# Interpreting differential equation models

Consider the model $$\dot{x}=x[x(1-x)-y], \qquad \dot{y}=y(x-a)$$ where $x \geq0$ represents the population of prey and $y\geq0$ represents the population of a predator, with $a\geq0$ as a control parameter.

Describe in words what the various terms in the model may represent. Make a story about it.

This question has come up in a differential equations course and I have not done modelling, so this is completely out of my depth. I certainly don't understand how I can "make a story" about the equations.

Obviously the $\dot{x}$ and $\dot{y}$ terms represent the growth or decline of populations of prey and predator respectively. I assume the $-yx$ term in the first equation represents the population decline in prey due to being eaten by the predators, and similarly the $yx$ term in the second equation represents the growth in population of predator due to consumption of prey. If the $a$ term is a control parameter, I'm not really sure what I can say about it. Finally, the $x^2(1-x)$ term must represent some sort of growth for the prey independent of the existence of the predators, but I'm not quite sure what or how.

Is this interpretation along the right lines? Are there any other ways to interpret this appropriately? Do I have to make any sort of observations about the rate of growth/decline in each population respective to each other (ie. if the prey will die out before the predator etc)?

## 1 Answer

Your interpretation of the $x\,y$ terms is correct.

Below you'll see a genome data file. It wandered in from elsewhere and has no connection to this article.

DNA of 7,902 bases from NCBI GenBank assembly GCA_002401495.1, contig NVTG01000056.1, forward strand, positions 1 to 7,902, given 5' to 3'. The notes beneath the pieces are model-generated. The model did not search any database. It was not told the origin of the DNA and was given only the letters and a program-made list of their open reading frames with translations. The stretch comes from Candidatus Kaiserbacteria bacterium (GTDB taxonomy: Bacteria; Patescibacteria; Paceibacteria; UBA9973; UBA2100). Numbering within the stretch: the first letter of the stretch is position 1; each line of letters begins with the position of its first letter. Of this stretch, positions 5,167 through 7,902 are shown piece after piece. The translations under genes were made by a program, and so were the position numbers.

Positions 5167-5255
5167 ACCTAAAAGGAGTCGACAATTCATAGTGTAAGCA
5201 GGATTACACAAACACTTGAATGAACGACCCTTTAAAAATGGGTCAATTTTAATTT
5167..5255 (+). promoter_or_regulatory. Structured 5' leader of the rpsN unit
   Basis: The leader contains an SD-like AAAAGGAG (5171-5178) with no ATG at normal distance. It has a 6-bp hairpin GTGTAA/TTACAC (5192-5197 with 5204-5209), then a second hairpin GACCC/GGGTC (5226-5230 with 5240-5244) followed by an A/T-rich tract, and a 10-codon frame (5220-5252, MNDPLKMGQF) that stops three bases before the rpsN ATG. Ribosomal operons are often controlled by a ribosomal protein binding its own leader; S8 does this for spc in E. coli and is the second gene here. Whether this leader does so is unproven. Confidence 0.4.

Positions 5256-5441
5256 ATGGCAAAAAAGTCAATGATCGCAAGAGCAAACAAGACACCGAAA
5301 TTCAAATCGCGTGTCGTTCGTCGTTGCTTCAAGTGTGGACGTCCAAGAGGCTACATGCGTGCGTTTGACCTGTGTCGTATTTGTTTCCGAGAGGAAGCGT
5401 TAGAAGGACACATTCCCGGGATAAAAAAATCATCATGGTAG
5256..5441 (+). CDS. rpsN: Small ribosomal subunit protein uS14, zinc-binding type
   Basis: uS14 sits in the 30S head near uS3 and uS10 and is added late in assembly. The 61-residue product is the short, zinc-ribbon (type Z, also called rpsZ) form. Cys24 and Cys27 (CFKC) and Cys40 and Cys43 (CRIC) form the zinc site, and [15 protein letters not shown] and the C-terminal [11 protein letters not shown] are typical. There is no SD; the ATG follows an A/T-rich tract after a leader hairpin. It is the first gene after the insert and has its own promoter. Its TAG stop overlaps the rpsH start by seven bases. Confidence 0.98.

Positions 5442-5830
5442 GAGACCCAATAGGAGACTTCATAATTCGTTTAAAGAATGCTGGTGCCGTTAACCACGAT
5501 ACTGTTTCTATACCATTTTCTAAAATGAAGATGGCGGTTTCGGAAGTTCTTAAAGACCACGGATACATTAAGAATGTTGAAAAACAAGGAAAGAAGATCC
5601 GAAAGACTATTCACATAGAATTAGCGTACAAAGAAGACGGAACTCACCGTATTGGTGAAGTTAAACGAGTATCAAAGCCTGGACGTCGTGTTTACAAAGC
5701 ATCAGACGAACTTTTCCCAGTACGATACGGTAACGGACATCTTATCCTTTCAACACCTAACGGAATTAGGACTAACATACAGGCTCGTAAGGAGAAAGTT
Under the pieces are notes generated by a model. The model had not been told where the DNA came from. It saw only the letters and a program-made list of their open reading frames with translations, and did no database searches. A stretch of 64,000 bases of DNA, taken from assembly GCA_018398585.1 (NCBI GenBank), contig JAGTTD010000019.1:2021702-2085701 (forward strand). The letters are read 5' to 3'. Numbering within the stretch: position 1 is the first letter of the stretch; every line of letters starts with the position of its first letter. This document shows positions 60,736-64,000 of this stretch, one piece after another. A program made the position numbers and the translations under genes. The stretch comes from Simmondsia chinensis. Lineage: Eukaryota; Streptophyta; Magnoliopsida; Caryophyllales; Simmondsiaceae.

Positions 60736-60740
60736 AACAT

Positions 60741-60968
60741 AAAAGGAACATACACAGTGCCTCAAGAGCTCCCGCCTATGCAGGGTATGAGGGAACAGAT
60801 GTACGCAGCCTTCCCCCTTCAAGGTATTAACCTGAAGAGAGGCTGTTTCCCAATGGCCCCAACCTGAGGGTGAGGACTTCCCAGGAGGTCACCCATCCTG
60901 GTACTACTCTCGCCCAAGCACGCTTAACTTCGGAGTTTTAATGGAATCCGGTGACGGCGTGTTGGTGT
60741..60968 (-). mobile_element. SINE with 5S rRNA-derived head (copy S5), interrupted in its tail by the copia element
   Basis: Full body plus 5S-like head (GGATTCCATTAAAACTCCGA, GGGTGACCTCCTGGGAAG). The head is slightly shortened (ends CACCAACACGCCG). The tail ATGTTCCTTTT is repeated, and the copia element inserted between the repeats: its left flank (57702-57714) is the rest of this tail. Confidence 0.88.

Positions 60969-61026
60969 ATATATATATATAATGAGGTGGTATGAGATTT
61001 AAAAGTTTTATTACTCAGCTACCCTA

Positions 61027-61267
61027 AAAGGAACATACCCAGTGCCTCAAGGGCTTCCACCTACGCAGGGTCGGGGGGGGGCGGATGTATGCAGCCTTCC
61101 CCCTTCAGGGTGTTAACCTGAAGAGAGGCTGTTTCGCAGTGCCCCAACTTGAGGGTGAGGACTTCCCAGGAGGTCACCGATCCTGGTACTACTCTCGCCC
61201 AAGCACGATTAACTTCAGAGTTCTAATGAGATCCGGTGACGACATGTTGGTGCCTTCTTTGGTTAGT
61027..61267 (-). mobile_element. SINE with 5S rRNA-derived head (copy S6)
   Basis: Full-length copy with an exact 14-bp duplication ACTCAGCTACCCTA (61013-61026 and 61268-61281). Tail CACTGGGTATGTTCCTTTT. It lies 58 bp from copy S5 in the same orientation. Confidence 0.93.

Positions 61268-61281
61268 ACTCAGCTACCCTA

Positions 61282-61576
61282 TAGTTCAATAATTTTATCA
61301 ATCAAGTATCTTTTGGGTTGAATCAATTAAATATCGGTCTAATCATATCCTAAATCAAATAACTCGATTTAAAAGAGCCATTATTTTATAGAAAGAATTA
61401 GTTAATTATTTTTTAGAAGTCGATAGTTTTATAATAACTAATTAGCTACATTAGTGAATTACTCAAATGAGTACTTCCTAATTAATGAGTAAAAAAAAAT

$a$ is a threshold. If the prey population is above $a$, then $\dot y>0$ and the predator population grows. If the prey population is below $a$, then $\dot y<0$ and the predator population decreases (not enough food.)

The term $x^2(1-x)$ has two components:

1. $x^2$ represents the growth of the prey population in absence of predators if it has free acces to resources.
2. $-x^3$ represents the effects of overpopulation.
3. $1$ is again a threshold. If the population grouths above $1$, then it declines due to overpopulation. If it is below $1$, it grows.
• are you basing your interpretation on the solutions of these equations?
– abel
Commented Mar 9, 2015 at 11:31
• No, I do not know the solutions. My interpretation comes from the equations. Commented Mar 9, 2015 at 11:44
• The term $-ay$ may act as a threshold, post hoc, but its interpretation is definitely different than what you say: actually, $-a$ is the intrinsic growth rate of the $y$-population, that is, the Malthusian parameter describing the extinction of the $y$-population (predators) in the absence of the $x$-population (preys).
– Did
Commented Jun 27, 2015 at 9:06
• Thanks for the explanation. i needed that, too ;) Commented Jul 27, 2017 at 13:42
• Oh one question: I plucked in several combinations of values for predators and prey... e.g. 2 prey, 1 pred., 10 prey, 1 pred. and so on... there is no way in this equation that population will grow, because x² will always be smaller than x³ for whole numbers in x*(x(1-x)). so is this the fault of the euquation? Thanks for answering! :) Commented Jul 27, 2017 at 13:52